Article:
Look closer and you will see that US tax dollars are helping to fund climate change.
The US is currently the largest emitter of greenhouse gases, the
main cause of climate change. The plaintiffs in the lawsuit (who
are members of Greenpeace and Friends of the Earth, and all US
citizens) are victims of climate change, and claim that the
government's use of tax dollars to fund dirty fossil fuel projects
is what is driving climate change around the world.
It all starts when US citizens hand over their tax dollars to
the government. The suit charges that the Export-Import Bank of the
United States (Ex-Im) and the Overseas Private Investment
Corporation (OPIC), two governmental agencies, financed dozens of
fossil fuel projects that significantly contribute to climate
change, in violation of federal environmental law.
By bringing on the lawsuit, the plaintiffs want to force OPIC
and Ex-Im to comply with the National Environmental Policy Act
(NEPA), which requires all federally funded agencies to conduct an
environmental review of programs and project-specific decisions
having a significant effect on the environment.
Arthur and Anne Berndt own and operate Maverick
Farm in Sharon, Vermont. They have owned Maverick Farm since 1988
and are members of Greenpeace and Friends of the Earth. Maverick
Farm is one of the largest maple syrup producers in Vermont
producing maple syrup from sap drawn from approximately 15,000 to
16,000 sugar maple trees.
However, the Berndts understand that as a result of climate
change, there will be a significant northward shift in the
prevailing forest types. According to official US government
reports, the maple-beech-birch forest is projected to shift north
into Canada and will no longer be dominant in the northeastern US
by the late 21st century. At current rates of warming, this shift
is likely to occur with the next ten to twenty years, and possibly
sooner if the warming is accompanied by outbreaks of pests or
"We all feel nervous about climate change," says Arthur Berndt.
"If we have no maples we have no farm income and the aesthetic
value of the land will be devastated. This would adversely affect
the economic and conservation value of my farm."
Another plaintiff, Dr. Phillip Dustan, is a full-time professor in
the Biology Department of the College of Charleston in Charleston,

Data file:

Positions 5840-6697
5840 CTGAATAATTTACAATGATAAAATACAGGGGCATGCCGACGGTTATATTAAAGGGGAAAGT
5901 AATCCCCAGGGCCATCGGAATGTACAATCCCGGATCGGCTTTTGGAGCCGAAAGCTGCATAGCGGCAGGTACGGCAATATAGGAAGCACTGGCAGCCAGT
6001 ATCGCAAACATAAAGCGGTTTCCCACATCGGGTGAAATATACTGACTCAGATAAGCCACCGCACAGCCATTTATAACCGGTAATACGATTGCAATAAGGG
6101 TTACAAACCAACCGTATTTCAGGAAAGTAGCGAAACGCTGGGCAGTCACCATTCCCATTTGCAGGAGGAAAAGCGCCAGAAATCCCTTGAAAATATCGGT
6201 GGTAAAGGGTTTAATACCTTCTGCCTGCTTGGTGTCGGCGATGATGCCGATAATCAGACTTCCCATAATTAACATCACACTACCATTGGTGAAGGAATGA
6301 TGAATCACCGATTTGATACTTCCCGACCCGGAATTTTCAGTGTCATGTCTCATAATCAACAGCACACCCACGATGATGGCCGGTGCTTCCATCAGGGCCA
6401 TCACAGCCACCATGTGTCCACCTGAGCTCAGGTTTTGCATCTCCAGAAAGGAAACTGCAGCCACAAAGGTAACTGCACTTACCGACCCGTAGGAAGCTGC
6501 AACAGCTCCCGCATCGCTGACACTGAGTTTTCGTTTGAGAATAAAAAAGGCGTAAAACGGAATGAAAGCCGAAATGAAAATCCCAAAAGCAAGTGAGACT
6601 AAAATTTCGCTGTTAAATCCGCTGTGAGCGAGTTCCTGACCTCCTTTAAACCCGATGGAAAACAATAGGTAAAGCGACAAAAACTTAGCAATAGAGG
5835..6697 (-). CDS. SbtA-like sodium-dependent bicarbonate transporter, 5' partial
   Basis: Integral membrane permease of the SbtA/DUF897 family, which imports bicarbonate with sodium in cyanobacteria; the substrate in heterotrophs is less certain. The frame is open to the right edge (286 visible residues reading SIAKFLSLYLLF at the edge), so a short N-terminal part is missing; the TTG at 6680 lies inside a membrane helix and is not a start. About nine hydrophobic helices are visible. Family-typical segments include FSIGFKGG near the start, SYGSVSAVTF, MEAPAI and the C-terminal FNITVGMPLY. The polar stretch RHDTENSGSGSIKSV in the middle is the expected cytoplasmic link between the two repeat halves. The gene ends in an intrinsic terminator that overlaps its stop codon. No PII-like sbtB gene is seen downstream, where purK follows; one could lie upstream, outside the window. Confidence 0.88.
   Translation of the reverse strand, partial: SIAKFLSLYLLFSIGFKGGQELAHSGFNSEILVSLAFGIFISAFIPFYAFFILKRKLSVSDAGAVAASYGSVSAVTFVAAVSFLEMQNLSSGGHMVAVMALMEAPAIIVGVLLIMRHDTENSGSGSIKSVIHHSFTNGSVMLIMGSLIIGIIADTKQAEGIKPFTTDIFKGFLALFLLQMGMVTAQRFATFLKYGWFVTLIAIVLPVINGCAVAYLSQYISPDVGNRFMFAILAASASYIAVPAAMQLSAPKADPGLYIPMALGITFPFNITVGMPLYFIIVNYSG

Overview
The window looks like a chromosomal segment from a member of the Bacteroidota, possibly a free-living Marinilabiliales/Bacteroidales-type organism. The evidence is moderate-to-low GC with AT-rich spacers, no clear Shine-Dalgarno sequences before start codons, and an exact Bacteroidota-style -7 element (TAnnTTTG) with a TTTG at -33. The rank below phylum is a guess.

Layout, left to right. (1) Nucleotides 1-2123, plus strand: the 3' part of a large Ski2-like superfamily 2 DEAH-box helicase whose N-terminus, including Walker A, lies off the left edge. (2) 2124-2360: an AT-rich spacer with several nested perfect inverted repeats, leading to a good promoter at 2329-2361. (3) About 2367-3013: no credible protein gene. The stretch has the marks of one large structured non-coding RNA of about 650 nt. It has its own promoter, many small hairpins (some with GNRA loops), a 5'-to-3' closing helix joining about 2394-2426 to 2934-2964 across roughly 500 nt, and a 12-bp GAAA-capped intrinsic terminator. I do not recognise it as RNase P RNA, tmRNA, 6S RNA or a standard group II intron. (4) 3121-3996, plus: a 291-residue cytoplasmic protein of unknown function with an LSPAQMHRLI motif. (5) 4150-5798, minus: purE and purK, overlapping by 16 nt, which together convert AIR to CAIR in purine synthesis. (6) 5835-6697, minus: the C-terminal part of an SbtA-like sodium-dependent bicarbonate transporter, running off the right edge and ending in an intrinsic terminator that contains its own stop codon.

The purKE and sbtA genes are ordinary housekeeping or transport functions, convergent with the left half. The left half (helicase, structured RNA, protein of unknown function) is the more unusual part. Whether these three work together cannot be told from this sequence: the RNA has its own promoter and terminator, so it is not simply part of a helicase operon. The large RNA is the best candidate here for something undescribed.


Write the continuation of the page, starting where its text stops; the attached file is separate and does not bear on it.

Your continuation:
South Carolina. He is a member of Friends of the Earth.
Dr. Dustan started his study of coral reefs in 1969. Much of his
work has focused on coral reefs off the Florida Keys. In 1974, he
established long-term reef monitoring sites in the Key Largo
National Marine Sanctuary. This site is the oldest permanently
marked coral reef study site in the Eastern Atlantic/Caribbean
Climate change is a significant factor responsible for this loss
of coral. Climate change is affecting Phillip because its effects
diminish opportunities for fundamental biological research and his
source of livelihood. His family is also at risk because of climate
They bought land on John's Island, in South Carolina in 1999 and
are building a home there now approximately 5.5 miles from the
ocean and on land eight feet above sea level. Climate change is
causing rising sea levels, increased storm severity, and increased
storm frequency. As a result, Phillip and his family are building
the home higher and stronger than required by current code even
though the home is over five miles from the ocean. This is costing
him a significant amount of money. His insurance for the new home
is more expensive, which Phillip believes is attributable to the
effects of climate change.
Instead of funding renewable energy solutions to climate change,
federal agencies like the Ex-Im and OPIC are funneling taxpayer
dollars to increase the profits of corporate polluters such as
ExxonMobil who is the number one corporate villain on climate
Greenpeace, Friends of the Earth and the City of Boulder
Colorado are representing their members in the lawsuit against the
With millions of dollars of financial assistance from Ex-Im and
OPIC, ExxonMobil, in partnership with Chevron, is constructing an
oil pipeline from Chad to Cameroon in Central
Africa that will result in 445.9 million tonnes of Co2
emissions during its anticipated life. The oil extracted from Chad
will be shipped from the coast of Cameroon to international markets
including the US.
Ex-Im and OPIC did not comply with NEPA before deciding to
finance this project.
Find out more about the planmtiffs and their